The rhyme “One, Two, Three, Four, Five” is a well-known one. Before acting it out, first teach the words: a fish, a finger and a little finger.
Practice counting from 1 to 10.
Act out the rhyme. Take a toy fish. Run around the room and “catch” it. Exclaim: I’ve caught the fish! act out the fish biting you. Drop the fish and say: I let it go. It bit my finger! It bit my little finger!
Say the rhyme acting it out:
One, two, three, four, five.
Once I caught a fish alive,
Six, seven, eight, nine ,ten,
Then I let it go again.
Why did you let it go?
Because it bit my finger so.
Which finger did it bite?
This little finger on the right.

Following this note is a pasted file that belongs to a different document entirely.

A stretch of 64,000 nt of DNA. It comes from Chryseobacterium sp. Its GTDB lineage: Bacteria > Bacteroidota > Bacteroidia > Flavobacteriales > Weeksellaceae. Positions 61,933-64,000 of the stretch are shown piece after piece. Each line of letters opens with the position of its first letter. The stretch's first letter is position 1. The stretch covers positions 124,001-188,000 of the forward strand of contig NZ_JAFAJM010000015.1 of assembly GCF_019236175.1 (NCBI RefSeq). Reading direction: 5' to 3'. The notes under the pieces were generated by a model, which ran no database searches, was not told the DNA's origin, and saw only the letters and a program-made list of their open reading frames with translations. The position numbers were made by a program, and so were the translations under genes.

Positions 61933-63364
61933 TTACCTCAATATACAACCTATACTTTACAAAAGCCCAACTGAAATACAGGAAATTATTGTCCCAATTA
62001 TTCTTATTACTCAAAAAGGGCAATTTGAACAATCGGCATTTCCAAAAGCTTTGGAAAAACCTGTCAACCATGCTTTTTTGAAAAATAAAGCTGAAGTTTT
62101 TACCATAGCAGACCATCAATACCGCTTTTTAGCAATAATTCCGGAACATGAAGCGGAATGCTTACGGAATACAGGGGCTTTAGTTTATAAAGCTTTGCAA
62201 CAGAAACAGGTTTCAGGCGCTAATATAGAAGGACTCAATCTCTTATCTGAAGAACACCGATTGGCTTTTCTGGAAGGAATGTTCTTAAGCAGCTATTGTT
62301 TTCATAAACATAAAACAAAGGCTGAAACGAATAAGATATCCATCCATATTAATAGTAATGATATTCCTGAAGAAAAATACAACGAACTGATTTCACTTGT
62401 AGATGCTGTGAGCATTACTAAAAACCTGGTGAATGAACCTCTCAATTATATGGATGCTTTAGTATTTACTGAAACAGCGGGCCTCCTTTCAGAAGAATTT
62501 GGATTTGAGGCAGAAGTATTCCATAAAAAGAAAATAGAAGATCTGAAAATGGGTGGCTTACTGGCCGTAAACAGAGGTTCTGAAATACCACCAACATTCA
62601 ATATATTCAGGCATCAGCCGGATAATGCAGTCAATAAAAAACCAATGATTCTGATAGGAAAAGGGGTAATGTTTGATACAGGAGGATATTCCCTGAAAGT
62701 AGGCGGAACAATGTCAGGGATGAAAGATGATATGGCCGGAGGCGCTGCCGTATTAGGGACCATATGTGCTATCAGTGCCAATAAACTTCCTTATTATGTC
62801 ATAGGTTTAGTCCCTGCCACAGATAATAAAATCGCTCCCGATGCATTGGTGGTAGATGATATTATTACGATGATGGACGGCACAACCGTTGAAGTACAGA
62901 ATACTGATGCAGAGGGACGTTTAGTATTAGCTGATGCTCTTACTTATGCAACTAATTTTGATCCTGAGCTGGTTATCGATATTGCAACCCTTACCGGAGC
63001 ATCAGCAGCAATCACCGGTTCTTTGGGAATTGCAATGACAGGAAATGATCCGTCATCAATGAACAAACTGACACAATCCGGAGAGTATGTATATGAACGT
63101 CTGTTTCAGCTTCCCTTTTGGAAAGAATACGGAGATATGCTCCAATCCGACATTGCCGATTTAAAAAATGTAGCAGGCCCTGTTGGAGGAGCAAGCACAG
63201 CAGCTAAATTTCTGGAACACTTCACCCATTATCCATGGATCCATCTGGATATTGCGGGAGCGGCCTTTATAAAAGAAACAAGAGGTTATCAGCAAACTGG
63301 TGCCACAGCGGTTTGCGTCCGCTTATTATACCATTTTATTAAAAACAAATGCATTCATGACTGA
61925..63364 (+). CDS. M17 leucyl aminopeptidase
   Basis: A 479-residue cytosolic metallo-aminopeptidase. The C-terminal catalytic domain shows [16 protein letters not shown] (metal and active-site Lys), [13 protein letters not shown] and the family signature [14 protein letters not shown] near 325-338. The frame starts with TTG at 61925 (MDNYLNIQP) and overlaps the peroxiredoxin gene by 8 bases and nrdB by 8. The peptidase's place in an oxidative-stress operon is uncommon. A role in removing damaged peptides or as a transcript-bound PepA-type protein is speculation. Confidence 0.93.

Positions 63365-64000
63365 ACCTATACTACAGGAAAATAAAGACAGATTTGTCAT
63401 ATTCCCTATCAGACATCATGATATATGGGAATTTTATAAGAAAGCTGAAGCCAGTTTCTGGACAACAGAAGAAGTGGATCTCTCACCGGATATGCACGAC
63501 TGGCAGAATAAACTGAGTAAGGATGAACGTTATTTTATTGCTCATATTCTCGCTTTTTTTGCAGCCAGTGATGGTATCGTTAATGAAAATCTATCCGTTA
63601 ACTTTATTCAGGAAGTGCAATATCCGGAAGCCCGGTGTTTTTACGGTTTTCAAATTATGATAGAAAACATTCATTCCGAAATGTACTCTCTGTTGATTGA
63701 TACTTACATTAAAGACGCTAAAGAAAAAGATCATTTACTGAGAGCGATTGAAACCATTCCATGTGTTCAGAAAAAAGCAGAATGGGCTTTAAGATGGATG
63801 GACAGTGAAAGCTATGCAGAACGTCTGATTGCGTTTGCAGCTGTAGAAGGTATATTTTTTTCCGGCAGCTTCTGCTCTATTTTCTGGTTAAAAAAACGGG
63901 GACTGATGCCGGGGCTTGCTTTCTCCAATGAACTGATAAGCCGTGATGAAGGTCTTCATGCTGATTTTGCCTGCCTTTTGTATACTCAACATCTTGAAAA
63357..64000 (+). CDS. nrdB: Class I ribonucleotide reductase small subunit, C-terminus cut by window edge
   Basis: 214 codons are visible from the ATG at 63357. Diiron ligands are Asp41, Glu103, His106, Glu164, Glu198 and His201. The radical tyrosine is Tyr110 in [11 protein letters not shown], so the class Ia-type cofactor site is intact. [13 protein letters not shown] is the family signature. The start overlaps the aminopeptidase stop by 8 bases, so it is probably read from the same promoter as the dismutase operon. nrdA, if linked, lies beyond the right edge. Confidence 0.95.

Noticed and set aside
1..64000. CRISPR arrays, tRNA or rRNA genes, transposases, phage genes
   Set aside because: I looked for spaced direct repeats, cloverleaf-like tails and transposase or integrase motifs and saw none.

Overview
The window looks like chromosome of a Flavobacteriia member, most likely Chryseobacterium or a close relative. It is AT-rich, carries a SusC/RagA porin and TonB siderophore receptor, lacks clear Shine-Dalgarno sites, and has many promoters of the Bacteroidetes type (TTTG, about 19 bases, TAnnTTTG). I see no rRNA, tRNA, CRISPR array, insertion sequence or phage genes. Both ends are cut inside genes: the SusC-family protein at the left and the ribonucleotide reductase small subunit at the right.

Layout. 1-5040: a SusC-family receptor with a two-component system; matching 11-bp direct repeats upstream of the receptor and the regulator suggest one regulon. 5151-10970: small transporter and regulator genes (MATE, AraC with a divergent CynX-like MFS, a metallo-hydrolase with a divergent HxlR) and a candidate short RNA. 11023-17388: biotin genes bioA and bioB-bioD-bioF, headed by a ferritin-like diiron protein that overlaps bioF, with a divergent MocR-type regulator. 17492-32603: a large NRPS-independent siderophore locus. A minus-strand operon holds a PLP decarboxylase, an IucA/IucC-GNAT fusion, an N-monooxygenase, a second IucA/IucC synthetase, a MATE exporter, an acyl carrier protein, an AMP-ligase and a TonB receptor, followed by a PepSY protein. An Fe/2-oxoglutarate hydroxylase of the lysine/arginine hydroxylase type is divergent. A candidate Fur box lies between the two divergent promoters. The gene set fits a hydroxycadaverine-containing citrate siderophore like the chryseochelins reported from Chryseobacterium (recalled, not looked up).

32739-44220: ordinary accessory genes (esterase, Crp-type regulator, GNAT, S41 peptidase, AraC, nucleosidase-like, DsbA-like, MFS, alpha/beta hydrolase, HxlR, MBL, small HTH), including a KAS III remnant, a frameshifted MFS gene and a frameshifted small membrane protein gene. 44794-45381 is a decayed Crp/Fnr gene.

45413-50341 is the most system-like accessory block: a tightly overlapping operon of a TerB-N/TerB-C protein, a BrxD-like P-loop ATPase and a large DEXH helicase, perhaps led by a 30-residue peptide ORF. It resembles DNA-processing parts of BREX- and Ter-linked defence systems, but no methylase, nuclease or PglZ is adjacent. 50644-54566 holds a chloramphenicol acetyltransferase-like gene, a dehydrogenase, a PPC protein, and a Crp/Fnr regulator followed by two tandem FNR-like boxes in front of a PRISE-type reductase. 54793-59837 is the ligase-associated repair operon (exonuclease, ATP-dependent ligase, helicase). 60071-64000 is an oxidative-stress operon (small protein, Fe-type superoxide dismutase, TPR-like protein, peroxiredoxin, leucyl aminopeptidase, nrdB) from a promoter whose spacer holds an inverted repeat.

You should know
– The rhythm and rhyme help your baby develop the sense of her mother tongue and prepare her for reading and writing.
– The activity helps develop your baby’s imagination and drama.
– Counting or other aspects of mathematics are inherent in most situations in life. So, help your child develop them e.g. in cooking, walking or on other situations.
– It’s important that you understand how much your child is capable of doing.
– Infants can count from birth. It’s an excellent activity to re-create the Glenn Doman cards with red dots at home and work systematically with them. The dots are from 1 to 100, so your baby can learn counting, numbers, addition, subtraction, multiplication and division with them.
Counting in your native language involves two different learning skills:
- Name value – your child learns that 145 is one hundred forty five and not one four and five (as it can be in other cultures).
- Your child learns place value – that 145 is composed of smaller numbers.